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Vet students learning at horse flu frontline

UQ students Paula Thomas, Jane Pollitt, Chelsea Salisbury and Jessica Peters with Australian Stockhorse Wistari Washington.

September 1, 2007

Equine flu Q & A

UQ graduates and students are leading the battle to contain the horse flu epidemic at the Morgan Park Equestrian Centre at Warwick.

UQ Equine Medicine Professor Chris Pollitt drove to Warwick on Monday to monitor the epidemic and help four UQ students, one of them Professor Pollitt's daughter, who had been competing at world cup qualifying events at Warwick with their horses.

Professor Pollitt said the students were not at risk but they might have to stay in Warwick for more than 30 days, caring for their horses, until they recover.

He said students were very worried about their horses and getting behind in their studies.

But those students who studied disease control and epidemiology were learning first hand how to manage highly contagious diseases such as horse flu.

"This is a better learning experience than any lecture or assignment I could do at uni," equine science student Chelsea Salisbury said.

UQ trained vets Julian Willmore of Brookfield and Janine Dwyer of Nerang were part of the veterinary team that has worked round the clock caring for sick horses.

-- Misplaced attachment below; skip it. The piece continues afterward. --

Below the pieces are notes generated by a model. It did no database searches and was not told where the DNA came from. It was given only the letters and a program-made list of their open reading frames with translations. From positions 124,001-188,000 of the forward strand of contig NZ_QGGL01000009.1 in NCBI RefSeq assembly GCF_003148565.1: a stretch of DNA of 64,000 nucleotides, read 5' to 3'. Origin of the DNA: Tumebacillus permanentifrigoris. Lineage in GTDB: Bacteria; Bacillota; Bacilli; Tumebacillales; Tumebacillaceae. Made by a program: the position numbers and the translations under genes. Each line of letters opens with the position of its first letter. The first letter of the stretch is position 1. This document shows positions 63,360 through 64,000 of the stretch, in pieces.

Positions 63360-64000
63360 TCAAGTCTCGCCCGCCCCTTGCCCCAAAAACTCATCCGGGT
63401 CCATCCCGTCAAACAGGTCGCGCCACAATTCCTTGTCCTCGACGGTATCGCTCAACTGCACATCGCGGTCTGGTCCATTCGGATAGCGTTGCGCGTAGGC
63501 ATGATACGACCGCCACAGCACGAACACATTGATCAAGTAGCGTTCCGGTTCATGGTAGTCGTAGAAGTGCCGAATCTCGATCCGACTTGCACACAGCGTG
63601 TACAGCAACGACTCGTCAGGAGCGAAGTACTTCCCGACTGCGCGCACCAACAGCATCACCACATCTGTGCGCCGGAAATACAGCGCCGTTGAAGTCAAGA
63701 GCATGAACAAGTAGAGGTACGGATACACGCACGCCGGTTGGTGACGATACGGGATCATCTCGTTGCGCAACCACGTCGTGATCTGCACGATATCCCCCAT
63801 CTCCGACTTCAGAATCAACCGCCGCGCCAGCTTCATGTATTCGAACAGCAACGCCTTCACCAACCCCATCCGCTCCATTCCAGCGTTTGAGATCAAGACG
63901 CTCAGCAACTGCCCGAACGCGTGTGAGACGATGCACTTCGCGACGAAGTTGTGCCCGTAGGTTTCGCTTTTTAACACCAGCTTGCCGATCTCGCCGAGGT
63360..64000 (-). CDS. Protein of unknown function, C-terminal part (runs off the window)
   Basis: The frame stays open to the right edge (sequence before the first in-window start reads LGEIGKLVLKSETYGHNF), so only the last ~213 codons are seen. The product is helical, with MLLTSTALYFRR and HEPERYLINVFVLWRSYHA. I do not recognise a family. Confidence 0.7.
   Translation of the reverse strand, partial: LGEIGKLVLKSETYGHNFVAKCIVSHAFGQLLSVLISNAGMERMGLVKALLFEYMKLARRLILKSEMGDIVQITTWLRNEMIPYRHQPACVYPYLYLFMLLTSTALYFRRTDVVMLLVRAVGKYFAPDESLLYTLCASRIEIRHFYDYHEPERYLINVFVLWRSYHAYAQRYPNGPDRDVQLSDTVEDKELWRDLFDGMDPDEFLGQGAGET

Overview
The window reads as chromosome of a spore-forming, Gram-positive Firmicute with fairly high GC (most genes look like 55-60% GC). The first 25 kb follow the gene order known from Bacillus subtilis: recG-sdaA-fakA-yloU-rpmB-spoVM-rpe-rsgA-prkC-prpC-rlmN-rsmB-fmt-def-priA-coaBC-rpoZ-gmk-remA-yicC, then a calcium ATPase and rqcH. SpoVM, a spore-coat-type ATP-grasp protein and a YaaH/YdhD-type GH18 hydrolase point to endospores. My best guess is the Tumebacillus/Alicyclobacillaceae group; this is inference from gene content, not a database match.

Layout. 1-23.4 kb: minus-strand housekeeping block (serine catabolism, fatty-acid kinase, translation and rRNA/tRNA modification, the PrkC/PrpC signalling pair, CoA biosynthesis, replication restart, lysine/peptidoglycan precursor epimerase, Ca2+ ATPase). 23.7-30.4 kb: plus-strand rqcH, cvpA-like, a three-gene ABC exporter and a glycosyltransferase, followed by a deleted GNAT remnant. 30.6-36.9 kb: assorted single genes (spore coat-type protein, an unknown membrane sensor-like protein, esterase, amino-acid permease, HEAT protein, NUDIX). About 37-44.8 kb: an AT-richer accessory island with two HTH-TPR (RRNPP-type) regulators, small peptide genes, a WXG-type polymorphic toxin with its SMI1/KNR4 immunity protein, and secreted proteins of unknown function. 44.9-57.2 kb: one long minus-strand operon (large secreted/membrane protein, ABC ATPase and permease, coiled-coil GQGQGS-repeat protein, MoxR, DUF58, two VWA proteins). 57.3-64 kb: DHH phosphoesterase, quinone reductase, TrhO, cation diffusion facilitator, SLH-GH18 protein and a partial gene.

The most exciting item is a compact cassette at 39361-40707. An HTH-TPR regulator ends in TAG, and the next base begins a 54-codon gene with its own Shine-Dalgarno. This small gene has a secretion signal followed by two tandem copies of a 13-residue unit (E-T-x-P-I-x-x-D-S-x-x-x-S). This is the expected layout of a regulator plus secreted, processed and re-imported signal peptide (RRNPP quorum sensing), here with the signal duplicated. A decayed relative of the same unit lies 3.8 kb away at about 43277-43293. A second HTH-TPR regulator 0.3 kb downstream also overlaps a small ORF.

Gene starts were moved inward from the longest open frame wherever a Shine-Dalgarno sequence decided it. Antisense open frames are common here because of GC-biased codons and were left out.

Another UQ trained vet Nathan Anthony briefed horseowners daily about how the virus spread, how to diagnose the disease and how to treat them.

He said recuperation after symptoms passed would take 30-40 days and that training or working flu affected horses could have serious consequences.

"The veterinarians are treating the sickest horses with fever reducing drugs and antibiotics to control the symptoms of flu and limit the possible complication of bacterial pneumonia," Professor Pollitt said.

He said all 300 horses locked down in Warwick were expected to succumb to the virus.

Within five days of being stabled on the ground, 90 percent were coughing, had runny noses and fever.

UQ has temporarily closed all horse operations at its campuses to conform with primary industries regulations as the horse flu outbreak widens.

The University has several equine medicine and breeding experts who can comment about horse flu.

Equine medicine senior lecturer Dr Janene Kingston has research interests in equine exercise.

UQ Gatton equine and livestock health coordinator Dr Judy Cawdell-Smith, an expert in the thoroughbred breeding, said the outbreak was like a fireball through the horse community.

Dr Cawdell-Smith said breeders could lose a third of the breeding season and potentially have their mares running a month later in future years.

She said the in-demand stallions stuck in quarantine were already overstretched.


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